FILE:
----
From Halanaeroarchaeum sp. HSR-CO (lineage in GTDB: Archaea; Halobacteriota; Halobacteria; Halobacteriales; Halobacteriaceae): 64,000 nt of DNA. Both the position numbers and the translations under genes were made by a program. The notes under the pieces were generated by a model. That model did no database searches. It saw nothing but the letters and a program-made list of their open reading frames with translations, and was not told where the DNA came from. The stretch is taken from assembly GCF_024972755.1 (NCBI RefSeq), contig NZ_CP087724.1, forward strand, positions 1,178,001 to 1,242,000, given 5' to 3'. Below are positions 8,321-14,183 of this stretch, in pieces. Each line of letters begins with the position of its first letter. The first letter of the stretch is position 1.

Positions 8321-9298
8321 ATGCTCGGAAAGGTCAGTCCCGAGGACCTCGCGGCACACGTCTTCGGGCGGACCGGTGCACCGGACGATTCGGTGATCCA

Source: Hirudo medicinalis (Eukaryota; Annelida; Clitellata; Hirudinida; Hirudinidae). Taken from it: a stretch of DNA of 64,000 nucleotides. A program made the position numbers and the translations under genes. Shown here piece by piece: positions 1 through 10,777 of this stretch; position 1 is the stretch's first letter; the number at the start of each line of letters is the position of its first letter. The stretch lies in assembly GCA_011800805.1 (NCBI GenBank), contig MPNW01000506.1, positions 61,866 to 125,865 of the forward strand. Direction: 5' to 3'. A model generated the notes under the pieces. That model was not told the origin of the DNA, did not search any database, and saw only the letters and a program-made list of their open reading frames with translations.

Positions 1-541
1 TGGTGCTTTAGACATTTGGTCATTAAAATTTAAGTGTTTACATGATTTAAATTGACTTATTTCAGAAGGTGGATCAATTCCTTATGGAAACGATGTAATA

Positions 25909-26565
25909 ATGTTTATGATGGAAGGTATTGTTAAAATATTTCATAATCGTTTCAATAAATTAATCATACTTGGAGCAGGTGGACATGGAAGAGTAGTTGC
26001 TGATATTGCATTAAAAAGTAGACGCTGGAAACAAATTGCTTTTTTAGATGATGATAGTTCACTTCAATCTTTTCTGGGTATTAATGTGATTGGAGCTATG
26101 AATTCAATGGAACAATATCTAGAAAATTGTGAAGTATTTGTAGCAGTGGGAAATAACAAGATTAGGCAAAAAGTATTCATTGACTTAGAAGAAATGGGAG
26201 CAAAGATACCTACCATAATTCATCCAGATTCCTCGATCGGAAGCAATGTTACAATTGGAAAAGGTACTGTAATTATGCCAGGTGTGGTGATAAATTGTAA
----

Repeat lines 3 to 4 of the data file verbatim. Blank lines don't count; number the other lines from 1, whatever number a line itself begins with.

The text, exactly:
8321 ATGCTCGGAAAGGTCAGTCCCGAGGACCTCGCGGCACACGTCTTCGGGCGGACCGGTGCACCGGACGATTCGGTGATCCA

Source: Hirudo medicinalis (Eukaryota; Annelida; Clitellata; Hirudinida; Hirudinidae). Taken from it: a stretch of DNA of 64,000 nucleotides. A program made the position numbers and the translations under genes. Shown here piece by piece: positions 1 through 10,777 of this stretch; position 1 is the stretch's first letter; the number at the start of each line of letters is the position of its first letter. The stretch lies in assembly GCA_011800805.1 (NCBI GenBank), contig MPNW01000506.1, positions 61,866 to 125,865 of the forward strand. Direction: 5' to 3'. A model generated the notes under the pieces. That model was not told the origin of the DNA, did not search any database, and saw only the letters and a program-made list of their open reading frames with translations.